Microbes rarely exist in isolation. It is more common to find them as part of diverse polymicrobial communities comprised of multiple microbial species (e.g. Peters et al., 2012). Interactions within these communities can be synergistic or antagonistic. While cooperation can augment the stability of the community (Cavaliere et al., 2017), competition amongst community members can stimulate the expression of gene products in an effort to drive competitors toward extinction (Burgess et al., 1999). In both cases, these interactions can produce novel behaviors that are not otherwise observed when community members are grown in isolation. On the one hand, they can have beneficial functions; they can produce useful products, such as biofuels (Mittermeier et al., 2023), and degrade harmful environmental pollutants (Brune and Bayer, 2012). On the other hand, they can produce behaviors detrimental to human welfare, including augmented virulence (Stacy et al., 2014) and increased antibiotic resistance (Perez et al., 2014). Accordingly, understanding the general principles that shape the interactions and co-existence of members within a polymicrobial community has wide-ranging implications, such as enhancing the production of beneficial products, and strategies to attenuate antibiotic resistance.

One polymicrobial community that is commonly observed in the clinic and is of increasing concern owing to the emergence of antibiotic resistant strains is composed of Pseudomonas aeruginosa and Staphylococcus aureus. These bacteria co-colonize burns (Norbury et al., 2016), individuals with cystic fibrosis (Sagel et al., 2009), and chronic infection sites (Serra et al., 2015; Pastar et al., 2013). Their co-occurrence leads to significantly worse healthcare outcomes (Hotterbeekx et al., 2017; Maliniak et al., 2016), including increased inflammation during pneumonia (Sagel et al., 2009) and increased wound healing time (Pastar et al., 2013; Dalton et al., 2011; Seth et al., 2012). The interactions between S. aureus and P. aeruginosa are well understood and, at a fundamental level, influence the growth and metabolism of both species (Figure 1A). Their co-culture induces interspecies competition, which enhances antibiotic resistance and virulence. In the presence of P. aeruginosa, S. aureus upregulates the expression of virulence factors, including staphylococcal protein A, α-hemolysis and Panton-Valentine leucocidin (Pastar et al., 2013). While S. aureus can initially aid in the establishment of the P. aeruginosa population (Alves et al., 2018), production of N-acetylglucosamine from S. aureus augments the virulence of P. aeruginosa by upregulating expression of multiple secreted virulence factors. Many of these are regulated by quorum sensing and include pyocyanin (Korgaonkar and Whiteley, 2011), pyoverdine (Orazi et al., 2019), 2-Heptyl-4-hydroxyquinoline N-oxide (Machan et al., 1992), and 4-hydroxy-2-heptylquinoline N-oxide (HQNO) (Li et al., 2015; Déziel et al., 2004; Nadal Jimenez et al., 2012; Korgaonkar et al., 2013). Some of these virulence factors reduce metabolism in S. aureus through multiple mechanisms. Pyocyanin induces the production of reactive oxygen species in S. aureus by reacting with menadione, which results in oxidative damage (Noto et al., 2017). Pyocyanin has been found to interfere with electron transport, reducing respiration (Biswas et al., 2009). The siderophores pyoverdine and pyochelin drive S. aureus into fermentation (Filkins et al., 2015). While exposure to HQNO can initially promote biofilm formation in S. aureus (Fugère et al., 2014), it eventually interferes with the activity of cytochrome b, which reduces ATP production (Nguyen and Oglesby-Sherrouse, 2016). N-3-oxo-dodecanoyl-L-homoserine lactone (3OC12HSL) produced by P. aeruginosa for the purposes of quorum sensing has been shown to reduce the growth of S. aureus (Qazi et al., 2006). Overall, multiple virulence factors interfere with growth and metabolism in S. aureus, ultimately leading to facultative respiration and increased antibiotic tolerance (DeLeon et al., 2014). Without a fast-growing competitor, and with additional nutrients released by S. aureus (Mashburn et al., 2005), P. aeruginosa can increase its growth and density (Figure 1A). Overall, co-occurrence of P. aeruginosa and S. aureus alters growth and metabolism, which ultimately results in a highly virulent and antibiotic-resistant infection.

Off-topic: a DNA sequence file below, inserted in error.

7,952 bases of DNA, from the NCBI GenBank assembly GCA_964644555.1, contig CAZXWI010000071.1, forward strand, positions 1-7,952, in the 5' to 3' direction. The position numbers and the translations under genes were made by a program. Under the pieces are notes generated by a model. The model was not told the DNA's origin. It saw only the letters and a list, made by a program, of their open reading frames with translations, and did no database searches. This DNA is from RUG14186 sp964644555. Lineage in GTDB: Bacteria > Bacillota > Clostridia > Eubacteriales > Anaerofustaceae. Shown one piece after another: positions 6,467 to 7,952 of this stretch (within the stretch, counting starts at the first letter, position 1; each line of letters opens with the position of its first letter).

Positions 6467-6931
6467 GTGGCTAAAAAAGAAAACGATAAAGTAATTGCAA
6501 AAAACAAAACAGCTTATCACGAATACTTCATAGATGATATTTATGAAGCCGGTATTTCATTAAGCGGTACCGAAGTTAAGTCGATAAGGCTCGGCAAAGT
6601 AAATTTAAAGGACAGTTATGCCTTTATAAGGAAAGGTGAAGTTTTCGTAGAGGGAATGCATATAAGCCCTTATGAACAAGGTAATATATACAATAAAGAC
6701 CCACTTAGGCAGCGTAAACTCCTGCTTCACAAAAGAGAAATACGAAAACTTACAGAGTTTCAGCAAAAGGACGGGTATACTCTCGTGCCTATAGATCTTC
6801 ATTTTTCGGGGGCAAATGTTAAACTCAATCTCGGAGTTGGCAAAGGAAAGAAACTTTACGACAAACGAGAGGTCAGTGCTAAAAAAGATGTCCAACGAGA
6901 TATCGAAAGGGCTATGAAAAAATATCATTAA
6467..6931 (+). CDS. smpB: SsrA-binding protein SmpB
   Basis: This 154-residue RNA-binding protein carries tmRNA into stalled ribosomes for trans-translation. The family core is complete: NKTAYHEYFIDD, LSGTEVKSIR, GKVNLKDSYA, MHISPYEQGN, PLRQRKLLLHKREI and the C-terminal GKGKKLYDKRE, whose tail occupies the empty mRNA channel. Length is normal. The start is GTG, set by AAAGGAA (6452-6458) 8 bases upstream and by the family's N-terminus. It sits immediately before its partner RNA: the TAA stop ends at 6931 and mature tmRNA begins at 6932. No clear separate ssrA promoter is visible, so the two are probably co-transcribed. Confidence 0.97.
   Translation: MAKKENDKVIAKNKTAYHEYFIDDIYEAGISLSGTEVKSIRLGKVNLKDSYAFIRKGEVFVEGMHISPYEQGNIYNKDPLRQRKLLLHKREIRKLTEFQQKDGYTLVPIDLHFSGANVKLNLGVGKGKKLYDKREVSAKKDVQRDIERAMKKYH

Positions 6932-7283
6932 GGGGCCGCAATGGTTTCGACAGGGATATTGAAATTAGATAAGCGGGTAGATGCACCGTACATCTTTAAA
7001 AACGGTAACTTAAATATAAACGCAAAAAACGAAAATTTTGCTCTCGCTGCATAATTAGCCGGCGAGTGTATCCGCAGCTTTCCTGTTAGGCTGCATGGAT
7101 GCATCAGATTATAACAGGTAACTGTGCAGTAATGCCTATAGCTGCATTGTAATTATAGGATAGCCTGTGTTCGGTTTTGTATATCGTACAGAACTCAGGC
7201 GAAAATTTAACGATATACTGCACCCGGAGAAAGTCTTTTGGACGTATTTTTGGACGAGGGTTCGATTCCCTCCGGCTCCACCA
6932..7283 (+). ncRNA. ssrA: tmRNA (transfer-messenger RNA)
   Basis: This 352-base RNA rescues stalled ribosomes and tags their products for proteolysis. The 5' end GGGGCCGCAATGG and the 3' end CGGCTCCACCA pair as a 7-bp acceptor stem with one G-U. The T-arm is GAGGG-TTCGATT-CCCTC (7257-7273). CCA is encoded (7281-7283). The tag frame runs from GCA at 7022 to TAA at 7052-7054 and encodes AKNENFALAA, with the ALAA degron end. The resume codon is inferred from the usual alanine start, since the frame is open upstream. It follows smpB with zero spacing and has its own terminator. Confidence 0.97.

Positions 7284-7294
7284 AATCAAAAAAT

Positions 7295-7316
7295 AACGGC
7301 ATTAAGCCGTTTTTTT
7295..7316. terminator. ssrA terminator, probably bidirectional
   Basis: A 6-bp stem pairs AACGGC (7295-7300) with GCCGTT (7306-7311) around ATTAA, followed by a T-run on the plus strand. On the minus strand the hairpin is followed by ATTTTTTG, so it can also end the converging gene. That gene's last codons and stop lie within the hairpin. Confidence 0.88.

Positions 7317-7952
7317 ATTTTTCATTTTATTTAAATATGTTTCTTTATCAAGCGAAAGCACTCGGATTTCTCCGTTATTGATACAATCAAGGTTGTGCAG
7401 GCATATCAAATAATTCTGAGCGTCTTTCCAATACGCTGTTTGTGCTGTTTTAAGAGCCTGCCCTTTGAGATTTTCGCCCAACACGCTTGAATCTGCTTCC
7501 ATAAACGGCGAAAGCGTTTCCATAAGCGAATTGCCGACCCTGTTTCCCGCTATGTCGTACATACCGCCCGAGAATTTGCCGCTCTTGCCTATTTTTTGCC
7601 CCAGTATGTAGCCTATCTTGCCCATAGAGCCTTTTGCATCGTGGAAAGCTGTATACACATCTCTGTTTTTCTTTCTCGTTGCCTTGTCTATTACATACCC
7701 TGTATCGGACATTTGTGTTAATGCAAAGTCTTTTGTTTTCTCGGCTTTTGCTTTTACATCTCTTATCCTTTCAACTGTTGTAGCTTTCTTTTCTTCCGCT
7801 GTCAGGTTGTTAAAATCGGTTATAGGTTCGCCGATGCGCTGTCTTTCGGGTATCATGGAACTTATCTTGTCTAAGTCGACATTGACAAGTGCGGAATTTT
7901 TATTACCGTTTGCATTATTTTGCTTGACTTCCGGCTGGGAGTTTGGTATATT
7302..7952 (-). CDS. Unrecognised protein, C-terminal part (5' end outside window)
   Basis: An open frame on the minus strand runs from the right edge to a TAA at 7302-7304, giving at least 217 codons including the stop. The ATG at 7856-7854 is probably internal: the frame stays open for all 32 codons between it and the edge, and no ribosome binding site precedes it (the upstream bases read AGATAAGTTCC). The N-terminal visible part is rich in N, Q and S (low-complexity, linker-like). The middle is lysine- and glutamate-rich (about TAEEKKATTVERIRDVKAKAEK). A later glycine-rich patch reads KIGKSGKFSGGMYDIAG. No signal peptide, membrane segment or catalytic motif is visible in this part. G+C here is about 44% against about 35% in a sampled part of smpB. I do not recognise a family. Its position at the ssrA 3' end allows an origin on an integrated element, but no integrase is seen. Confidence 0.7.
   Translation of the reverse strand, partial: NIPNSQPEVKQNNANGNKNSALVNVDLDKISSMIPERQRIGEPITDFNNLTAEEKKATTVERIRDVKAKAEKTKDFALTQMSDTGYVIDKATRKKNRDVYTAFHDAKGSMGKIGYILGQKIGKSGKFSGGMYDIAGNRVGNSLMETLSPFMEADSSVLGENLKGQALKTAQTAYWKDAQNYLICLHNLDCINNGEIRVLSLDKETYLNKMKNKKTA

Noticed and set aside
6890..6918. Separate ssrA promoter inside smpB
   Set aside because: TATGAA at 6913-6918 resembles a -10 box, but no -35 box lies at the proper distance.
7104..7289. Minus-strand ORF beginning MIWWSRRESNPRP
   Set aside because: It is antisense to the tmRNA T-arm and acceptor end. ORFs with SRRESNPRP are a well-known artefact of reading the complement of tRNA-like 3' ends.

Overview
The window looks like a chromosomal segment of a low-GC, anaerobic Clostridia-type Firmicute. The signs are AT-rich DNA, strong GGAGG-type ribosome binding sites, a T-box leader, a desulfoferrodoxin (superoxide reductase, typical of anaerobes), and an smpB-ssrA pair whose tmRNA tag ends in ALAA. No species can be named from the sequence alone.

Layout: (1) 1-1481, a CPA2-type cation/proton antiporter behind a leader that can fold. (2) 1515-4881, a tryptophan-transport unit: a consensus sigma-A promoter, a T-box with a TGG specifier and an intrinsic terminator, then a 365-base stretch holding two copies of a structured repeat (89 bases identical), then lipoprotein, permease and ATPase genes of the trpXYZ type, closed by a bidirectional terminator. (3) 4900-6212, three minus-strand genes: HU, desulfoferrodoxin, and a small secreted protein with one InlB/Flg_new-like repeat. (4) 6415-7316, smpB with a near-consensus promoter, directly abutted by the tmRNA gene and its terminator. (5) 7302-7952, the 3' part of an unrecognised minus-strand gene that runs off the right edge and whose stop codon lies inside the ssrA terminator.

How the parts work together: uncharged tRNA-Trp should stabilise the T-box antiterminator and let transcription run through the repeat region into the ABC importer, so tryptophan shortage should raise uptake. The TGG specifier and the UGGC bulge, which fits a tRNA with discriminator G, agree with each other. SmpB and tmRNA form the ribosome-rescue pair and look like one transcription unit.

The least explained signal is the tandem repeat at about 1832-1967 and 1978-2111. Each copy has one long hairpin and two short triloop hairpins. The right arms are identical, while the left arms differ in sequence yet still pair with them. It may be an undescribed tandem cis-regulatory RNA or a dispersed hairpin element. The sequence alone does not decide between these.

Figure 1 with 1 supplement see all
Carbon source in the growth medium affects growth and metabolism in P. aeruginosa and S. aureus; together this determines absolute growth.

(A) Core interactions that affect growth and metabolism of S. aureus (red) and P. aeruginosa (yellow) when in co-culture. Peptidoglycan from S. aureus activates the expression of virulence factors from P. aeruginosa. These virulence factors, pyoverdine, pyochelin and HQNO, reduce metabolism and growth of S. aureus, which provides a benefit to P. aeruginosa. (B) Maximum growth rate of S. aureus (left) and P. aeruginosa (right) when grown in TSB medium with different carbon sources. Growth curves in Figure 1—figure supplement 1. Average from a minimum of three biological replicates. Error bars are standard error of the mean (SEM). * indicates a significantly greater maximum growth rate (two-tailed t-test, P≤0.027). For panels B, C, and D the exact number of biological replicates and all p values are in Supplementary file 1. (C) The concentration of ATP (μM) produced by S. aureus (left) and P. aeruginosa (right) grown in TSB medium with different carbon sources. SEM from a minimum of four biological replicates each consisting of three technical replicates. * indicates a significantly greater concentration of ATP (two-tailed t-test, p≤0.030). (D) Absolute growth of S. aureus (left) and P. aeruginosa (right) grown in TSB medium with different carbon sources. Absolute growth calculated using data shown in panels B and C. SEM from a minimum of three biological replicates. * indicates a significant difference in absolute growth between both species (two-tailed t-test, p≤0.046). (E) Ratio of absolute growth between P. aeruginosa and S. aureus. Data from panel D. * indicates a significant difference as determined using data in panel D.